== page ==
How Our Suffering Glorifies God

Author Amy K. Hall Published on 07/25/2011

I’ve been reading Richard Wurmbrand’s Tortured for Christ, a book about the sufferings of Christians under the Communists, particularly Wurmbrand’s own suffering in Romania. This book puts some flesh and bones on what we read about suffering in 1 Peter, enabling us to see with our own “eyes” the reality of the unique role suffering plays in our purpose as Christians.

In 1 Peter 2:9–10 we read:

But you are a chosen race, a royal priesthood, a holy nation, a people for God’s own possession, so that you may proclaim the excellencies of Him who has called you out of darkness into His marvelous light; for you once were not a people, but now you are the people of God; you had not received mercy, but now you have received mercy.

God calls and saves a people for Himself for the purpose of “proclaiming His excellencies”—the pinnacle of those excellencies being His mercy and grace that changed us, His enemies, into His people. And in 1 Peter, we find two ways that suffering accomplishes this purpose. The first is in 1:6–7:

[Y]ou have been distressed by various trials, so that the proof of your faith, being more precious than gold which is perishable, even though tested by fire, may be found to result in praise and glory and honor at the revelation of Jesus Christ.

The truth about Christ’s death on the cross for our sins, about our adoption as God’s children, and our future enjoyment of Father, Son, and Holy Spirit forever is something far more precious than gold. And every time a Christian endures suffering and holds on to this truth instead of giving up in unbelief, cynicism, or bitterness, he is revealing God’s glory to the world by saying the height of God’s value is even greater than the depth of pain in suffering. In the case of Wurmbrand and his fellow prisoners, this is saying something indeed.

But there’s yet another way suffering accomplishes God’s purpose for us. Peter twice couples our suffering with a description of Christ’s suffering. First in 2:21–24:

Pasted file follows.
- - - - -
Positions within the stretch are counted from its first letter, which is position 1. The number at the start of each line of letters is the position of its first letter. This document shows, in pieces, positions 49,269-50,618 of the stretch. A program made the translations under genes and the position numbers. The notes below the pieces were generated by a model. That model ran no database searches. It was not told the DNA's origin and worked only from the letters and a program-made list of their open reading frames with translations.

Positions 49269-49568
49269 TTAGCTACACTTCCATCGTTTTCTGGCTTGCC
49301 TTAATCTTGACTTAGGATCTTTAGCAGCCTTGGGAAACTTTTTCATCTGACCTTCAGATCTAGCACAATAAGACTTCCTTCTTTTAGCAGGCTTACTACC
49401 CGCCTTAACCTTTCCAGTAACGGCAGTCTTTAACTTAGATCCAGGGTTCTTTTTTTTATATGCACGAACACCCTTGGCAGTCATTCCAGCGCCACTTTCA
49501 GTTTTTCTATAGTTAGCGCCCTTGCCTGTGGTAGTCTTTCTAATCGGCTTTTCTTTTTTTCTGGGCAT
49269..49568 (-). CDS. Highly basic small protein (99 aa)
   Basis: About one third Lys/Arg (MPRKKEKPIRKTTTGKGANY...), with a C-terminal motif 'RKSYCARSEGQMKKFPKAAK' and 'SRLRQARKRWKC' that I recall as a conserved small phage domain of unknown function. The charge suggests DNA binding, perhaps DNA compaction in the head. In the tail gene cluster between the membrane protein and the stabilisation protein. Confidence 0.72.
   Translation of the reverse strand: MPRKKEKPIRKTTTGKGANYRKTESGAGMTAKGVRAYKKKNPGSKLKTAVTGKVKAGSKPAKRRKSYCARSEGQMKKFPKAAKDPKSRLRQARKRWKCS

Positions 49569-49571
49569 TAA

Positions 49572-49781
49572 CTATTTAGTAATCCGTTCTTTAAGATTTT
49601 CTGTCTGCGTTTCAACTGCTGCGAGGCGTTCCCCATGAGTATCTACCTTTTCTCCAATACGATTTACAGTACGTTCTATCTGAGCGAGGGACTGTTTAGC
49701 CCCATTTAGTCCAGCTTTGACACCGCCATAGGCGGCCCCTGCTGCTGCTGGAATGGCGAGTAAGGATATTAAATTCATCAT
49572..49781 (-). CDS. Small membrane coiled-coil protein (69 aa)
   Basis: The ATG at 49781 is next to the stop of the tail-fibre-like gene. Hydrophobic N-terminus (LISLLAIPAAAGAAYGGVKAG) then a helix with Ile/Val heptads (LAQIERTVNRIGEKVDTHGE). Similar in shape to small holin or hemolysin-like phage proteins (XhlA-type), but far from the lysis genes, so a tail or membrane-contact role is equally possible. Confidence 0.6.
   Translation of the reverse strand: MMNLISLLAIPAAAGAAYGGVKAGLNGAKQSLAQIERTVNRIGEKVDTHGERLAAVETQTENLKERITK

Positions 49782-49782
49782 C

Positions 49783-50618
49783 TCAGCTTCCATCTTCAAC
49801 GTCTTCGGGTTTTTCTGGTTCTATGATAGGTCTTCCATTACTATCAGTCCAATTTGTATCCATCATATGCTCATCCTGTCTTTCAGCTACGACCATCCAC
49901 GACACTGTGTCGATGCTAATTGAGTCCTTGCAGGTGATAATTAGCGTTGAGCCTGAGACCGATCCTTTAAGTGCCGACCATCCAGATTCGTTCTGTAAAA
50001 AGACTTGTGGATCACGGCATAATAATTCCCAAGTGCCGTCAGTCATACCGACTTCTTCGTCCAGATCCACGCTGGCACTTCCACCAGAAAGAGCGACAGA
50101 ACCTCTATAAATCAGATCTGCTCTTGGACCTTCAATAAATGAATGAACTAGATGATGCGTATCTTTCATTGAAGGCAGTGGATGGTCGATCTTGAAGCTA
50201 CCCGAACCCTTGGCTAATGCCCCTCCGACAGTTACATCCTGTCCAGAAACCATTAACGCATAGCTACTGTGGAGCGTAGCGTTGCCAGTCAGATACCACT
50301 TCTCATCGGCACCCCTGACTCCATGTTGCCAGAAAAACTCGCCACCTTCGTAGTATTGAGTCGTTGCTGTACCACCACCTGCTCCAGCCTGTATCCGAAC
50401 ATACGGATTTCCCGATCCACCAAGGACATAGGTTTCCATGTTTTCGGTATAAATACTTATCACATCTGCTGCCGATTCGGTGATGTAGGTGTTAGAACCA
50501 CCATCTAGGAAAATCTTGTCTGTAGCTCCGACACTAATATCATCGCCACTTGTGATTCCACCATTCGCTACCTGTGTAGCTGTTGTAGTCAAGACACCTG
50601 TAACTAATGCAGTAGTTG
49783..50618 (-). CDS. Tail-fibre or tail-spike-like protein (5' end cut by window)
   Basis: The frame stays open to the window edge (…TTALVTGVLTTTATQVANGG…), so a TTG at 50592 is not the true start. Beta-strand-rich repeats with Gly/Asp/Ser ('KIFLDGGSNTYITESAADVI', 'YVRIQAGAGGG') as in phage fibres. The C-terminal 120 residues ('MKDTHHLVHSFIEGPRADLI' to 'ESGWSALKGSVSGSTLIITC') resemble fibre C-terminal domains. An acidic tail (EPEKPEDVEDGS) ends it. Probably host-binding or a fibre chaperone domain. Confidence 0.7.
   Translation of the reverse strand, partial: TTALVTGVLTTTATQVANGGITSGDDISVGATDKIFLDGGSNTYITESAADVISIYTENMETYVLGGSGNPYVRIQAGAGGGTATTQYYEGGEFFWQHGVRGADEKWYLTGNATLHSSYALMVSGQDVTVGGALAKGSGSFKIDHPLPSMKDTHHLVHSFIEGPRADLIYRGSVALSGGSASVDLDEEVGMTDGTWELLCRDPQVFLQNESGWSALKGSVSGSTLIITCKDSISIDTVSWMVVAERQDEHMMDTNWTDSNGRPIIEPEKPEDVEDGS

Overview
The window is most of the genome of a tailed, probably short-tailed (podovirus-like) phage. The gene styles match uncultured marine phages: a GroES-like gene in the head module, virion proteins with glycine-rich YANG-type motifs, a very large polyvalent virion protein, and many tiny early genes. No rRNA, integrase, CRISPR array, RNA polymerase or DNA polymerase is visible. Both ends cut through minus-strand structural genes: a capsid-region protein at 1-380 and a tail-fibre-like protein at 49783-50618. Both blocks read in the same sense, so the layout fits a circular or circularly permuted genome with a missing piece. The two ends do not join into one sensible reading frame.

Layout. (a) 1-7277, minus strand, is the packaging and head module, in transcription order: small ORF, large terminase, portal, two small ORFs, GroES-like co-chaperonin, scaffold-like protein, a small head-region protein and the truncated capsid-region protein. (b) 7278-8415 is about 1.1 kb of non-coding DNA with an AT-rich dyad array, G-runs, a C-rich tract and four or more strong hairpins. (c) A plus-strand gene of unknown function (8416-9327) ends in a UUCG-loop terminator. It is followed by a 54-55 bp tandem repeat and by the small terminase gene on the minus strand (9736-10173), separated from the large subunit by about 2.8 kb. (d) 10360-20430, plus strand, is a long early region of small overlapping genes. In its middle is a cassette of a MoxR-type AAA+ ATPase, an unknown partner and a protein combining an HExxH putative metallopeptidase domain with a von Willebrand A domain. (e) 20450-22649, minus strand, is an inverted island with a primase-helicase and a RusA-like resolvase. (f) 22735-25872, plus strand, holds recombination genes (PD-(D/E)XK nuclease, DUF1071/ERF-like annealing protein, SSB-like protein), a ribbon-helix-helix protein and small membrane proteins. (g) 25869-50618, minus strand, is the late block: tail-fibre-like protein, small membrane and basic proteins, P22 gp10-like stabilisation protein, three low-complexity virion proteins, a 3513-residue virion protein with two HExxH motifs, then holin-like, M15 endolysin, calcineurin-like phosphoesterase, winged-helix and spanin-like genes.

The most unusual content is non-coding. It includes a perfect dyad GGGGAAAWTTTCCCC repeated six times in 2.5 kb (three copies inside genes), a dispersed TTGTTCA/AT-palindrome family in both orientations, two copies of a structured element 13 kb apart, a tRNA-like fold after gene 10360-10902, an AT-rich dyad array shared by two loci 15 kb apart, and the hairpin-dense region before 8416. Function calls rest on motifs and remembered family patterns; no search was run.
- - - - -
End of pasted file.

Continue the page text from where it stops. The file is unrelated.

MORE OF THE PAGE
For what credit is there if, when you sin and are harshly treated, you endure it with patience? But if when you do what is right and suffer for it you patiently endure it, this finds favor with God.

For you have been called for this purpose, since Christ also suffered for you, leaving you an example for you to follow in His steps, who committed no sin, nor was any deceit found in His mouth; and while being reviled, He did not revile in return; while suffering, He uttered no threats, but kept entrusting Himself to Him who judges righteously; and He Himself bore our sins in His body on the cross, so that we might die to sin and live to righteousness; for by His wounds you were healed.

And again in 3:17–18:

For it is better, if God should will it so, that you suffer for doing what is right rather than for doing what is wrong. For Christ also died for sins once for all, the just for the unjust, so that He might bring us to God, having been put to death in the flesh, but made alive in the spirit.

When we suffer unjustly and respond as Christ did, we serve as a picture of Christ to our persecutors and to the world, proclaiming His glory and revealing Him to those who don’t yet know Him.

Wurmbrand and his fellow Christian prisoners would suffer through their beatings, refusing to deny Christ, and then turn and pray in love for those tormentors whose sin was responsible for the cruel destruction of their bodies. By this living illustration of the beauty of Christ’s character, work, and value, some of the guards saw Jesus for the first time and became His followers.

The suffering of Christians, inevitable and expected, uniquely accomplishes both of these goods in the service of our ultimate purpose of glorifying God and His grace.